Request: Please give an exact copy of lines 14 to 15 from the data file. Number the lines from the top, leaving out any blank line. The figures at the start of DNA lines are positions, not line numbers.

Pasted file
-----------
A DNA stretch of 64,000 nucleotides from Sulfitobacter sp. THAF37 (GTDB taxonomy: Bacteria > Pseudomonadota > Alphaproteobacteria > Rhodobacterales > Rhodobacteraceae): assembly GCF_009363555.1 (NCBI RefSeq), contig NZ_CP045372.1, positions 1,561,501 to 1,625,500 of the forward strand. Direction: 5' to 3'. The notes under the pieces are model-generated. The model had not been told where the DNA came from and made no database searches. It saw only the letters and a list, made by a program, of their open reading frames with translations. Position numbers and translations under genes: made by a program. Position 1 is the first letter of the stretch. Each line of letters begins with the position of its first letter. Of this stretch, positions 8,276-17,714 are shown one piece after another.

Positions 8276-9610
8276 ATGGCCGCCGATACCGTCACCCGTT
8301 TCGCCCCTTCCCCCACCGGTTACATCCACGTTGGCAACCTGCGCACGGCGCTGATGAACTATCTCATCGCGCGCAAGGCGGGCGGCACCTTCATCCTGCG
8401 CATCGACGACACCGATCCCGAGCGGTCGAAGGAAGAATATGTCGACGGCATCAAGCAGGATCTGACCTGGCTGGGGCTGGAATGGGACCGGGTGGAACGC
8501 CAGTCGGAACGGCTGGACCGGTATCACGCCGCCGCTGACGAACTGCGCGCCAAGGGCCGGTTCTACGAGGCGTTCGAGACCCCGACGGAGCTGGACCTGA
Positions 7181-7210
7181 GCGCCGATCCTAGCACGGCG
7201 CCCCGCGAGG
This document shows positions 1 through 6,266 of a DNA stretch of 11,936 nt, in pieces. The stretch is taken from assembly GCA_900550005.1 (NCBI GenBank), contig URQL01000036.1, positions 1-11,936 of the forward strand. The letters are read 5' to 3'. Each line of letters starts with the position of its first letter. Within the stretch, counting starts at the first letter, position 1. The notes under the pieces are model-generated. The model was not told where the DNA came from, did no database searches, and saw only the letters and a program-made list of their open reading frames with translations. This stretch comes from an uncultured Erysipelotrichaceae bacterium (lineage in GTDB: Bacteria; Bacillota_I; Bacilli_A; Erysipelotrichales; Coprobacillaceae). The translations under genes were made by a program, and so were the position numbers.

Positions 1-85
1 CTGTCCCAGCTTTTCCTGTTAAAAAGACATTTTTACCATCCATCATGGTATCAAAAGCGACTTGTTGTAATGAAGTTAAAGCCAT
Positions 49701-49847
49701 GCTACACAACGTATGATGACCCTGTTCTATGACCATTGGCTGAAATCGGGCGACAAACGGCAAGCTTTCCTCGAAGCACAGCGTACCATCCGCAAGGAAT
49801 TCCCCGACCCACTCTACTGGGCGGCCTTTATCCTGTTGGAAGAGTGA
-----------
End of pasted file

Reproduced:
49701 GCTACACAACGTATGATGACCCTGTTCTATGACCATTGGCTGAAATCGGGCGACAAACGGCAAGCTTTCCTCGAAGCACAGCGTACCATCCGCAAGGAAT
49801 TCCCCGACCCACTCTACTGGGCGGCCTTTATCCTGTTGGAAGAGTGA